Of course, technology will continue to play a large part in facilities optimization. Concepts like Telehealth, the electronic communication of medical data between and among providers and patients, may seem like an IT issue, but has far-reaching facilities implications as well. Communication efficiencies provide opportunities to recoup physical space and re-imagine complex facilities design.
Flexible spaces enable a more diverse array of activities and provide a framework to accommodate rapidly changing needs over time. Re-configurable space design, modularity, and prefabrication are some of the hallmarks of agile building.
Stanford University’s world famous d.School is well known for advocating and developing “Design Thinking,” an iterative learning and development process focused on collaboration and rapid prototyping with user needs as the primary driver. The space inhabited by the d.School closely mirrors the organizational mission. Flexible spaces with movable components not only support the organizational mission but also allow for easy adaptation for evolving programs and spatial needs.
In a world of limited resources, facilities must consume less during the design / construction cycle as well as in operation phase. A detailed understanding of resource consumption is vital to genuinely sustainable design.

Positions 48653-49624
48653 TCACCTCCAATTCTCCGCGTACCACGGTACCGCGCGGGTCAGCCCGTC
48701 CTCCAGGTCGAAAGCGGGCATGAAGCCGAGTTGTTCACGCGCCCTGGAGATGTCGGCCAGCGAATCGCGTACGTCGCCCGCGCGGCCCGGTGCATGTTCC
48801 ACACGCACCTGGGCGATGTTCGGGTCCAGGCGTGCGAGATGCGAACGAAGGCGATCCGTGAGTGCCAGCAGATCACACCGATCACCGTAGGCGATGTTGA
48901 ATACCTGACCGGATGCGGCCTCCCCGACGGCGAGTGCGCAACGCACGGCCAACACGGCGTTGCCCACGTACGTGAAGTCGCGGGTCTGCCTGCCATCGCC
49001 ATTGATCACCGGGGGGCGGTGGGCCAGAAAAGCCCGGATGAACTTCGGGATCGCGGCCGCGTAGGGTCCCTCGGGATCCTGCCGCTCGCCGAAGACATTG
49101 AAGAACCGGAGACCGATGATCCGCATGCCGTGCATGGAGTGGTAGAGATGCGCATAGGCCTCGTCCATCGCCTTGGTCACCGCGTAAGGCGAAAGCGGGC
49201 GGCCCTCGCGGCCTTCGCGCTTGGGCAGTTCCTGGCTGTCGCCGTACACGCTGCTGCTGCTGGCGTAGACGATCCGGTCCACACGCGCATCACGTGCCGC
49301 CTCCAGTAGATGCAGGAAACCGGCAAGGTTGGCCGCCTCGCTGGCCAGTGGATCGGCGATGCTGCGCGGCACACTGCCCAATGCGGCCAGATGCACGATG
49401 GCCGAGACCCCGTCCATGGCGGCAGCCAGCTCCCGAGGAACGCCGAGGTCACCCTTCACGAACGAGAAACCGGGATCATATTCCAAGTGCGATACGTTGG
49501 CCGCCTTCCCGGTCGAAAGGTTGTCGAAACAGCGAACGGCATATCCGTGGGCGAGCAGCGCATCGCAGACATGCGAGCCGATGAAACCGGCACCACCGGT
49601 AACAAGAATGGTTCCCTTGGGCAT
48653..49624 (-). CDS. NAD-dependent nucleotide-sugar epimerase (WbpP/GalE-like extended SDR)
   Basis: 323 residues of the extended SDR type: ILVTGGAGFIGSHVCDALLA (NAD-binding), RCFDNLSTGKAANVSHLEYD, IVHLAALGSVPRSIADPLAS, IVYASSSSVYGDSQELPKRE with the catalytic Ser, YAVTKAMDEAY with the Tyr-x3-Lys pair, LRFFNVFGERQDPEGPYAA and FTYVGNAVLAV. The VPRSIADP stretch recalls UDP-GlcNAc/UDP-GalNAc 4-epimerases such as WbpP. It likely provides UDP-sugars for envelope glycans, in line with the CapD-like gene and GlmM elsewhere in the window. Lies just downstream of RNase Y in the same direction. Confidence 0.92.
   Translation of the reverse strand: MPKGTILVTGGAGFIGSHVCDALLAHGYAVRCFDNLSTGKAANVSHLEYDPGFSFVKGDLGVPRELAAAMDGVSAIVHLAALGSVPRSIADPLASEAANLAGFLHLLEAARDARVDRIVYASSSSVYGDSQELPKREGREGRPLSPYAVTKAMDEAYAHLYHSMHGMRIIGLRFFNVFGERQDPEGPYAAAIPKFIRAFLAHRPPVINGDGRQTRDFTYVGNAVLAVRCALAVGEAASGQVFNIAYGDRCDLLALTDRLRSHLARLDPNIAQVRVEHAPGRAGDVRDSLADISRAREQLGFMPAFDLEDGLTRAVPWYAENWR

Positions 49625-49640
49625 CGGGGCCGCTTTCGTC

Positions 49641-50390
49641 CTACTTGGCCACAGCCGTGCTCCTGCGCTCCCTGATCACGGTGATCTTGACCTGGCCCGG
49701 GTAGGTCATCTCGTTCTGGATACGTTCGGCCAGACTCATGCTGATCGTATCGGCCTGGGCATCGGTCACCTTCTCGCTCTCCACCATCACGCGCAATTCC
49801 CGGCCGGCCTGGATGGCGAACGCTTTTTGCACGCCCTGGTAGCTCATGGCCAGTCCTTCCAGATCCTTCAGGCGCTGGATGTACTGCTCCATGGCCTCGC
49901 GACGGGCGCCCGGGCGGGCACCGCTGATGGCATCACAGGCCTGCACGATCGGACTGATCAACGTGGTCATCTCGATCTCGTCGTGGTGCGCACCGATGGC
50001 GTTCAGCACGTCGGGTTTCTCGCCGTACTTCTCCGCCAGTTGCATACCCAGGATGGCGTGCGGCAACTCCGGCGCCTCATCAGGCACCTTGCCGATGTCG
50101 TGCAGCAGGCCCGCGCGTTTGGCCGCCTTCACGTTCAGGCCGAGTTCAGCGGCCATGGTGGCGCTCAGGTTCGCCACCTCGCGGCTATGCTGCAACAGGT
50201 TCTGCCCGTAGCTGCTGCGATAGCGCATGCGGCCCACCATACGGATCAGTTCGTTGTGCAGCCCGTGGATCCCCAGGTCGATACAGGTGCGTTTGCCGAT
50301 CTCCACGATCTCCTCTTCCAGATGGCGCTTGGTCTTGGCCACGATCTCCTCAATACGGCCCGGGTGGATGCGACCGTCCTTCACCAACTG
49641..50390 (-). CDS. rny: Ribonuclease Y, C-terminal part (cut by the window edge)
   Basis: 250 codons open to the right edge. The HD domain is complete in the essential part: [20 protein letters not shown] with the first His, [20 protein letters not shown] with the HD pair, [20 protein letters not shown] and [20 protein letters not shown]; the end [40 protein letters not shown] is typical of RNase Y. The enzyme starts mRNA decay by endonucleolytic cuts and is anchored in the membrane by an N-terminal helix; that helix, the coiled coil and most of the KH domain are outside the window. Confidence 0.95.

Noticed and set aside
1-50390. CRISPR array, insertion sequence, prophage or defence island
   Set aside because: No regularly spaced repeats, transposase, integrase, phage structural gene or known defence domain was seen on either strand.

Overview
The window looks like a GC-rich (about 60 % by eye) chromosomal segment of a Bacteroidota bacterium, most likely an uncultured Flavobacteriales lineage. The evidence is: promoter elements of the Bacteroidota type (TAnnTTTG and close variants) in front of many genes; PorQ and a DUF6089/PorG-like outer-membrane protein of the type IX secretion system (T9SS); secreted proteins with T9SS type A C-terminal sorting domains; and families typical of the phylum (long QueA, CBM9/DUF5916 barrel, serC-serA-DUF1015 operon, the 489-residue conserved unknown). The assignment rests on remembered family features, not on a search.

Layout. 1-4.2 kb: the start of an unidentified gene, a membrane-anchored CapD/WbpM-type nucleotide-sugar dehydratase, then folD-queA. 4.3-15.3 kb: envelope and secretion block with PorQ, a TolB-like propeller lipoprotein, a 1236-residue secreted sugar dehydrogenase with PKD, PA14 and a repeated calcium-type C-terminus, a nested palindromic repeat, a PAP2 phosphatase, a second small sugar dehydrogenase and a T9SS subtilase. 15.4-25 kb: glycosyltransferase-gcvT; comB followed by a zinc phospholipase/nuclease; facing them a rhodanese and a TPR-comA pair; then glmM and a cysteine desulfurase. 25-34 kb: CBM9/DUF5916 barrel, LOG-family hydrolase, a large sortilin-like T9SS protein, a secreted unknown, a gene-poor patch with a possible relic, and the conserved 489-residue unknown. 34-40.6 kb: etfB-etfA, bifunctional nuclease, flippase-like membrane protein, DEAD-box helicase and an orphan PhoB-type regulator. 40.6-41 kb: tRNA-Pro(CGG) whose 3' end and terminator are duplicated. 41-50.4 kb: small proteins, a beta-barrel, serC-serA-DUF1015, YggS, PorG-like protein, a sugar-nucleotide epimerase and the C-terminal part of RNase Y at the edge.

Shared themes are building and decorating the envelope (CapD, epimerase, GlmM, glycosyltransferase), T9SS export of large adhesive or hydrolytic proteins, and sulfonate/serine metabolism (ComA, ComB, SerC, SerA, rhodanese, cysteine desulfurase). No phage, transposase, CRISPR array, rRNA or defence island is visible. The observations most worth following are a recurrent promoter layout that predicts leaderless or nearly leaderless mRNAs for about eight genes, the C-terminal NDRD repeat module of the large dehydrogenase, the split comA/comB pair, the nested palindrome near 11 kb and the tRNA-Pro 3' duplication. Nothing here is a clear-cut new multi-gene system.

The bulk of energy and resources consumption occurs well before ground breaking on new construction. In addition to high efficiency systems and design, companies like Project Frog utilize parametric energy modeling and prefab manufacturing to eliminate waste on the front end of construction.
Often overlooked in the realm of sustainability is repurposing and reprogramming of existing structures. Ultimately, the greenest building may be the one you don’t have to build.
Responsive buildings are becoming active data-gathering resources that provide organizations with insight.
For tomorrow’s buildings, sensors measuring everything from operational efficiency to user performance give administrators a clear picture of actual facilities performance. Coupled with cloud-based analytic tools, this data enables key decision makers to keep facilities in step with the fast pace of a global, connected society.
To truly bridge the innovation gap, we need to view the built environment as a system rather than as an object. Understanding the metric interdependencies among built assets, organizational culture, and resource consumption provides a roadmap to devise meaningful strategies for both facilities management and organizational development.
Mark Miller, AIA, is CEO and co-founder of MKThink, the San Francisco ideas company for the built environment, specializing in insight and invention. MKThink integrates research, analysis, design and technical services to provide thoughtful solutions to contemporary issues at the intersection of culture, architecture, and the environment. Trained as an architect and planner, Mark excels at generating and connecting building, environment, human behavior, and technology thought leadership for strategic assignments that require integrated creativity, vision, and practical implementation.